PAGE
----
HARRISBURG -- The labor group representing most of the state lottery's 230 employees is expected today to release its counter-plan to a lucrative proposal from an outside firm seeking to oversee Pennsylvania's scratch tickets and jackpot games.
A representative for AFSCME Council 13 declined Monday to offer any details of that proposal, which the labor group is due to hand in to Gov. Tom Corbett's administration today.
The union is allowed under state law to offer an alternative plan to the bid submitted by Camelot Global Services PA LLC, which was the sole company to present a lottery management proposal after a seven-month search.
State officials could award a management contract as soon as Thursday, though another extension of that consideration period is anticipated to allow for a legislative hearing scheduled for Monday.
As the union was crafting its alternative plan to the Camelot bid pledging $34 billion in lottery profits over the next two decades, the Britain-based firm offered its first public comments to combat skepticism from some Democrats about handing the reins of the state lottery over to an outside company.
In an interview, Camelot managing director Alex Kovich said his company believes the state currently has a good lottery, but that it sees potential for expansion through a revised approach that encourages a wider demographic of Pennsylvanians to play.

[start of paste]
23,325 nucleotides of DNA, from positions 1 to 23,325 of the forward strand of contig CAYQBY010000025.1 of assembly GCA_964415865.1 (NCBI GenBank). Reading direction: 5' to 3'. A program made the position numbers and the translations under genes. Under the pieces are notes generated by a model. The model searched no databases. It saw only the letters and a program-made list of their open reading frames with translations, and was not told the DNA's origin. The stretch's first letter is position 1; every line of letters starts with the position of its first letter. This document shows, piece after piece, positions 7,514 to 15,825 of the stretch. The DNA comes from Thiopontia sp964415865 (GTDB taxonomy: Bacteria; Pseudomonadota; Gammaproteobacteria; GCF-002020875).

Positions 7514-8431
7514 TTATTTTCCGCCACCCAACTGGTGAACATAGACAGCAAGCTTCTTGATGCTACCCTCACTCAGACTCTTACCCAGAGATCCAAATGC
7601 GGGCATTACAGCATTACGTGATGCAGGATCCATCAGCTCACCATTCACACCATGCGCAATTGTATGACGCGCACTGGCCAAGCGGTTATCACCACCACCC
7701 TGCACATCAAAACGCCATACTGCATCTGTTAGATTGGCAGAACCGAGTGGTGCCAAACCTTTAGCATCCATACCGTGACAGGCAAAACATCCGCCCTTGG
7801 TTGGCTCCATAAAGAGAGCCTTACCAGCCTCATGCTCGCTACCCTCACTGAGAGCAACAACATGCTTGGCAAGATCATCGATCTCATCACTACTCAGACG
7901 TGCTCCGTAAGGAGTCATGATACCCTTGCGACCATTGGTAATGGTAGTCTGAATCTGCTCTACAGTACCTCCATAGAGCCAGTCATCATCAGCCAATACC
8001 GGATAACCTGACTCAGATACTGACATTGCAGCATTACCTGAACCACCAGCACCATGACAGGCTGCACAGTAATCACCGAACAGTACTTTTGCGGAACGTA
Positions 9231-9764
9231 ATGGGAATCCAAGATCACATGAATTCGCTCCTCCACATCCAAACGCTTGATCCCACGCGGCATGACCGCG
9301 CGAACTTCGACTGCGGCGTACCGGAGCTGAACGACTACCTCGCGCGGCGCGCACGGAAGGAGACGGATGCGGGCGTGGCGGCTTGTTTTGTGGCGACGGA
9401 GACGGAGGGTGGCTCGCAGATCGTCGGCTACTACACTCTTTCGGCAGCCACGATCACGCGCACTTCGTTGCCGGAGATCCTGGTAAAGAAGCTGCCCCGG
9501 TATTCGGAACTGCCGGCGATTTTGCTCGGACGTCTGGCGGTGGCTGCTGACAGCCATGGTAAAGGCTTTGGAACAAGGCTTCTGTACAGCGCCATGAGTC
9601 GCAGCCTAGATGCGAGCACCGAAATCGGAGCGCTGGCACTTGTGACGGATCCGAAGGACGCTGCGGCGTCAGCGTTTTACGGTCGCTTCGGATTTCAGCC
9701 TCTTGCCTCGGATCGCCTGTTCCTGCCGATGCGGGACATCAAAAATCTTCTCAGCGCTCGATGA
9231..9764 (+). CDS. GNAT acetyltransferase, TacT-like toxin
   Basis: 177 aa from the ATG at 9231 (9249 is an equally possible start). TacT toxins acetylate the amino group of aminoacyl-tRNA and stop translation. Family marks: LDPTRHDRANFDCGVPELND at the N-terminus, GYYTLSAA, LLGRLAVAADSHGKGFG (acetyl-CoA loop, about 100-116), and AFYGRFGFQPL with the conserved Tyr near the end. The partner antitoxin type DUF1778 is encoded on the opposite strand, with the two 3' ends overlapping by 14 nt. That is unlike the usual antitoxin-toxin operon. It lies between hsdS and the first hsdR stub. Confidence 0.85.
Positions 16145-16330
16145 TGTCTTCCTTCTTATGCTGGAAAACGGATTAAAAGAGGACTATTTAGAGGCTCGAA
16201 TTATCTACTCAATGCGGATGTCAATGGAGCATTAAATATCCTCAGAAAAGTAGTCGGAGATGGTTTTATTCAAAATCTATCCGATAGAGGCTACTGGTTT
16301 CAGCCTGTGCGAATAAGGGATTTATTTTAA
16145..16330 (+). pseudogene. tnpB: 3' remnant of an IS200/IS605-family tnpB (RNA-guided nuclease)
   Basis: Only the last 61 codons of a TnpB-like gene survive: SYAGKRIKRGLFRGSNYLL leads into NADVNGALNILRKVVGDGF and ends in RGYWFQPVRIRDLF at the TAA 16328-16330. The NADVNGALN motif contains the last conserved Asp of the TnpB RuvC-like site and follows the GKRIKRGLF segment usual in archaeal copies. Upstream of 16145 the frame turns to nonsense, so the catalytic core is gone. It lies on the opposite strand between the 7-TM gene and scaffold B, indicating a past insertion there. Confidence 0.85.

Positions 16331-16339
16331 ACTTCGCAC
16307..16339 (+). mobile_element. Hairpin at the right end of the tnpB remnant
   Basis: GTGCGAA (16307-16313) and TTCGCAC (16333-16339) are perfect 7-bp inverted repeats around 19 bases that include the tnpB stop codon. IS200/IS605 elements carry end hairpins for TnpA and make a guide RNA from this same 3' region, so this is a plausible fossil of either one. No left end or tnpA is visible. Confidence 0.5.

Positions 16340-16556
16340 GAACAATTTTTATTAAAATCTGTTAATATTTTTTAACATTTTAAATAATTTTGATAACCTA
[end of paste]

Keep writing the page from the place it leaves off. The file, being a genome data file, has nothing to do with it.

"We think it's a consumer good and should be treated like a consumer good," Mr. Kovich said. "It's about the widest participation that you can get in a responsible manner."
He cited an award Camelot received from the World Lottery Association, and its positions with that group and the European Lotteries Association, as examples of its commitment to responsible gambling.
As for why Pennsylvania should hire an outside firm, Mr. Kovich argued that a private company has more freedom to make long-term investments and try new strategies than a government agency. He also pointed to Camelot's experience running the United Kingdom lottery for 18 years.
"We have fantastic experience and best practices that we can bring to the commonwealth," he said.
David Fillman, executive director of AFSCME Council 13, which has sued to prevent officials from awarding a private management contract, said last month that the state has 40 years of experience running a lottery with public employees.
"We're going to parachute in a company from the UK?" Mr. Fillman asked.
"We think that learning curve is in our favor."electionspa - state
Harrisburg bureau chief Laura Olson: firstname.lastname@example.org or 1-717-787-4254.